There are 970 homes in Queensridge, many with a gorgeous view of the Badlands Golf Course, which was built on land zoned residential 20 years ago. Now, Badlands is closing and, so far, no adjacent homeowner has come forward with a purchase agreement missing the initialed disclosure that the golf course could end up houses – one of those things you think is never actually going to happen. The HOA doesn’t even have a say.
Even the city is rendered powerless – the only way it could stop residential redevelopment of Badlands would be to commit inverse condemnation. A jury would decide how much money city taxpayers would have to pay. I believe it would number in the tens of millions of dollars. That road would not be fiscally responsible.
There’s a famous case involving the Pappas Family you can read about here, which ended up winning ten times what the City of Las Vegas had offered, in an inverse condemnation action on a parcel about 1% of the land of Badlands today. That cost taxpayers $4.5-million (times 100 is…. gulp)
In September 2015, the owners announced that the golf course would be closing. The HOA has taken the position that it wants city taxpayers to write the check, and move toward condemnation. So the course-side owners who aren’t on the HOA board have had to each invest time in understanding which of the alternatives will provide a better outcome.
Existing zoning would allow three to four homes per acre, with each current golf course owner having one or two lots of the same area (not shape) behind them, each with homes and casitas of comparable square feet.
The owners have proposed an alternative. In their words: “We want to replace an unsafe, unsecured public golf course with 60 or 75 of some of the most luxurious lots in the City. It will undoubtedly have a significant positive impact on the values of adjacent Queensridge homes.”
It would be some of the lowest density in the city, measured in acres per house, not the other way around, over the easternmost 180 acres of the 250-acre parcel. Offsetting it would be a new urban center on the 70 acres closest to Alta and Rampart to complement the existing urban densities in Queensridge Towers, the Sun Coast, and Tivoli Village.
The decision on which of those two development plans will move forward is before the City Council this Wednesday.
Someone told me that home sale prices in Queensridge have fallen 20% since the announcement. I got to digging. I started with a database of all real estate sales inside Queensridge since 1/1/14. I wanted to pick similar homes to see if any trends could be found. I narrowed focus to those homes between 3,300 and 4,700 sq ft. The list was then tagged with or without a golf course view, then by neighborhood. This graph shows a last-four-transaction rolling average of the price per square foot for these homes not on the golf course who use the Alta gate..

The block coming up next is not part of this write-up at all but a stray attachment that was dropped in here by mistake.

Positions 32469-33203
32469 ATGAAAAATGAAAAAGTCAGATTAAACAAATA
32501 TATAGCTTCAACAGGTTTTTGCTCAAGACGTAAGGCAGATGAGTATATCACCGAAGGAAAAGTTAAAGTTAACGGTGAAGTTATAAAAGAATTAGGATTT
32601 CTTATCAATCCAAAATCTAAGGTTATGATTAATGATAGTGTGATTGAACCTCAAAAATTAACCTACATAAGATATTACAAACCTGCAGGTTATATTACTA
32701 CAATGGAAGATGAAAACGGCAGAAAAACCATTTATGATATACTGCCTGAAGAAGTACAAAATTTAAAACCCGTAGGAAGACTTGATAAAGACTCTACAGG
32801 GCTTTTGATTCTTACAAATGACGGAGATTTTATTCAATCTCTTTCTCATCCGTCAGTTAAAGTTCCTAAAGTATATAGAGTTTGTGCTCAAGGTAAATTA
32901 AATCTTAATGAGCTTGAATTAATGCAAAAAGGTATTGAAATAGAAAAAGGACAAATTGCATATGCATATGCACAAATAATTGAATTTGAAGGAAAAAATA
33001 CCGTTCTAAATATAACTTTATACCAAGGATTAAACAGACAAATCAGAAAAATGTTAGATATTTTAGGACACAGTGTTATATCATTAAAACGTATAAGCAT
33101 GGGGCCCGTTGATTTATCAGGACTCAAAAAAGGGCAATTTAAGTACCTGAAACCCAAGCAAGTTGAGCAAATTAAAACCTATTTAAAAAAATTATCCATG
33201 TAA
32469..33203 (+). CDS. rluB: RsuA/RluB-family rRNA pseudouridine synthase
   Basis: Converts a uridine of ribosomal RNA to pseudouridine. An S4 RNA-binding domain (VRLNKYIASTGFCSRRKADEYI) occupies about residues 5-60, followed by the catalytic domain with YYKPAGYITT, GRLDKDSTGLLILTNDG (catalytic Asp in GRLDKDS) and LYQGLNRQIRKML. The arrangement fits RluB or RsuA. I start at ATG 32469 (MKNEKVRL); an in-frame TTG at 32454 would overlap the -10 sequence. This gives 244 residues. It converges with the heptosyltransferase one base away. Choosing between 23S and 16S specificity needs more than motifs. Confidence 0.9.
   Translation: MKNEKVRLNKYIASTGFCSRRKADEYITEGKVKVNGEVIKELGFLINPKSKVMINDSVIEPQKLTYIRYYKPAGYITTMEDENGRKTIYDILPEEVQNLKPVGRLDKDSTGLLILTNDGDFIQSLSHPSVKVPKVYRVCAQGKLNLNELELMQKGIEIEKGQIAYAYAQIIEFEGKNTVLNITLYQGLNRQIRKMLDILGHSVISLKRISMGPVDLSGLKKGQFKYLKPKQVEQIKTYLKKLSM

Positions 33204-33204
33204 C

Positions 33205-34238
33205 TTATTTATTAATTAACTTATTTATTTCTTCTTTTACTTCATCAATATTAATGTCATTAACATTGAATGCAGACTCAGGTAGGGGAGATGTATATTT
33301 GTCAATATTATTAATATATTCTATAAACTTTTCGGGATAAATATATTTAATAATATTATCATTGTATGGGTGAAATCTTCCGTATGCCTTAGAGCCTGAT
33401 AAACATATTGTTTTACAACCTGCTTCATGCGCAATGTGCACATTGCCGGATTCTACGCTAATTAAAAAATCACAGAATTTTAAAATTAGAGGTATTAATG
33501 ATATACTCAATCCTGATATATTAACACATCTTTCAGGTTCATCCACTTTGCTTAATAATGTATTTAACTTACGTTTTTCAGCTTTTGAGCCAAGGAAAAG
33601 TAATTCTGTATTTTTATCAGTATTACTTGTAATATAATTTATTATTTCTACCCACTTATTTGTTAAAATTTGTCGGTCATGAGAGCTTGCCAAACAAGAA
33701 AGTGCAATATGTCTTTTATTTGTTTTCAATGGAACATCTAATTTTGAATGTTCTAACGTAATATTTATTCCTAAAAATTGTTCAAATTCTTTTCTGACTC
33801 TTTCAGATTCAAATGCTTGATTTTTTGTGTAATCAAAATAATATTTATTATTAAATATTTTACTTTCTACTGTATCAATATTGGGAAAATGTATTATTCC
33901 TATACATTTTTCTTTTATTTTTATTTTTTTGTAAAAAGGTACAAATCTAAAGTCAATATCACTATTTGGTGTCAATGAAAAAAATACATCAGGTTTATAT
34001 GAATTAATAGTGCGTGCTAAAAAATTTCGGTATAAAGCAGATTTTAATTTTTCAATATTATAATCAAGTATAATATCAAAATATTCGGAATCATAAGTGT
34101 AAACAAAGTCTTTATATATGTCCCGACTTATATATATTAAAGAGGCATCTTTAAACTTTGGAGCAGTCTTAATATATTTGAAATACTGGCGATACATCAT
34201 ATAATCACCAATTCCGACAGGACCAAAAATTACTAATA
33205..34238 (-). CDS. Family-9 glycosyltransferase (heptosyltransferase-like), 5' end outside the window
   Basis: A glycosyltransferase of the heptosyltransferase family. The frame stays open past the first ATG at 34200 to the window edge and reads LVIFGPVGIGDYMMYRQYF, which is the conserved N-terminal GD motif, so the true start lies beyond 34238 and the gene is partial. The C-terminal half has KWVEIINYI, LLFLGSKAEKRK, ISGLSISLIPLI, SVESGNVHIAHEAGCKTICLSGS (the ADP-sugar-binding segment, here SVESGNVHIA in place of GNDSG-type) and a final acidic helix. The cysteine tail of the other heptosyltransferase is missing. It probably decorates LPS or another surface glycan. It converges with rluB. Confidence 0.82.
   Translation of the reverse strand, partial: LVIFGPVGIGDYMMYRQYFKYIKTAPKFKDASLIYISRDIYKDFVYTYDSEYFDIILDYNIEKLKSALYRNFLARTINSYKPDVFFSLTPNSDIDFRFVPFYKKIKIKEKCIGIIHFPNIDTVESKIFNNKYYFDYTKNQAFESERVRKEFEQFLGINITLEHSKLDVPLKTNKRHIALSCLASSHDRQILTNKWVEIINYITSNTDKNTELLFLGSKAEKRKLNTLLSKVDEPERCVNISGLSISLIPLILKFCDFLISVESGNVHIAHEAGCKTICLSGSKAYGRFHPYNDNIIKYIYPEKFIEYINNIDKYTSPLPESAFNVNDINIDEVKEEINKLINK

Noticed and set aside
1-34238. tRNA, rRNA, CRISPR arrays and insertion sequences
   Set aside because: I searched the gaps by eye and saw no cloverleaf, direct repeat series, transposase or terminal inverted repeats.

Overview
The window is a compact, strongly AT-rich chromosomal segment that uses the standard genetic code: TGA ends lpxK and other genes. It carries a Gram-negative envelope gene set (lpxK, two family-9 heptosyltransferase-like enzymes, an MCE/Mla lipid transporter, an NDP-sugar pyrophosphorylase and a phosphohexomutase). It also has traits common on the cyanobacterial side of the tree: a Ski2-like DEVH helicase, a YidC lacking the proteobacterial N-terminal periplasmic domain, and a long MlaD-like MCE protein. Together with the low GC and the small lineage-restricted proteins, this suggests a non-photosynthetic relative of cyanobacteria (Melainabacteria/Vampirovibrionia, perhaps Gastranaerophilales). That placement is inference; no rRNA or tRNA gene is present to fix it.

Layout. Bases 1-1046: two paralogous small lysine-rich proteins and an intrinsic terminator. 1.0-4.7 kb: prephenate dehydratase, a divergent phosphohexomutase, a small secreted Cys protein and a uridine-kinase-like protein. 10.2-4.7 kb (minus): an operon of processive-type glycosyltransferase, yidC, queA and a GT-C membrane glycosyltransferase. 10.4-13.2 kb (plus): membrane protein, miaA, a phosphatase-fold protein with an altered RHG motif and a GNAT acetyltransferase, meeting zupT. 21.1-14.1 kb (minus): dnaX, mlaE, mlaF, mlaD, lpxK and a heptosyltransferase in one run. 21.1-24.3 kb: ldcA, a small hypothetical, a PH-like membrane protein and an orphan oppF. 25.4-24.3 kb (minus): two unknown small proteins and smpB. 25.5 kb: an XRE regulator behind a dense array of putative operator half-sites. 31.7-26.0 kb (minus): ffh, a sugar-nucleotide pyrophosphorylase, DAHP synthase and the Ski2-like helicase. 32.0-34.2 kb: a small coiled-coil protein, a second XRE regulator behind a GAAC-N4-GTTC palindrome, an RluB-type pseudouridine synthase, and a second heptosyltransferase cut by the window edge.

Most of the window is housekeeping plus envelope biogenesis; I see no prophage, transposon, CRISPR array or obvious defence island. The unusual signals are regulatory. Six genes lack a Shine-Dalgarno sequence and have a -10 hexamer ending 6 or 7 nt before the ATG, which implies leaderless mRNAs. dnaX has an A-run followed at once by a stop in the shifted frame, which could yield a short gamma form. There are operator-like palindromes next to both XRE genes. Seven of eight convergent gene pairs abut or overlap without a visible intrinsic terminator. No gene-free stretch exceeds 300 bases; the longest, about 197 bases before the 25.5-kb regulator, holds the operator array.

Not much change before and after the 9/15 announcement that the Badlands Golf Course was going to be redeveloped. The number of sales per quarter has been about the same through the announcement.
In the King Williams section, homes off the golf course fetched $163/sf on average, for units without pools. Since the announcement, prices for units without pools have averaged $163/sf, showing no change at all. There were 2 in 2014, 3 in 2015 before the Badlands announcement and 3 so far in 2016 – small numbers upon which to base statistical conclusions.
I don’t see a 20% drop, at least for those not on the golf course.
Looking at homes on the golf course, statistics becomes a fuzzier tool because the number of sales is smaller (because the number of homes on the course is smaller), I did the same query, selecting homes with livable areas between 3,300 and 4,700 sf. Then, for example, at the section of Queensridge using the Alta gate, the stretch of homes from 9301 to 9699 Queen Charlotte all have lots about the same size, swimming pools, and no short or foreclosure sales. Here’s a graph of the 9 transactions’ last-four-transactions rolling average $ per square foot:
Perhaps that’s a recent drop in value, but at the right and left edge of the graph the line is only represented by a single transaction, and is prone to become less reliable an average. But the solid, slightly upward line between those points means home values have held.
Finally, I wanted to see how the mansions have done – homes on the golf course exceeding 5,000 sq ft. Here’s the graph:
There’s a lot more up and down on this graph. That’s probably because these homes are so unique, and not comparable. That means the whole graph above is probably not a valid representation of any change in value due to the golf course view. However, we can see that since the announcement, houses have continued to sell, including a record setting sale in January of 2016, $7.8-million, at $610/sq ft.
Overall, Queensridge dollars-per-foot transaction values are up slightly in 2016 compared with 2015. Will replacing an unsafe, unsecured public golf course with 60 or 75 of some of the most luxurious lots in the City have as the owners’ say, a significant positive impact on the values of adjacent Queensridge homes?
Here is the raw data in Excel that I used to prepare these charts. Please email me if I can explain anything in it.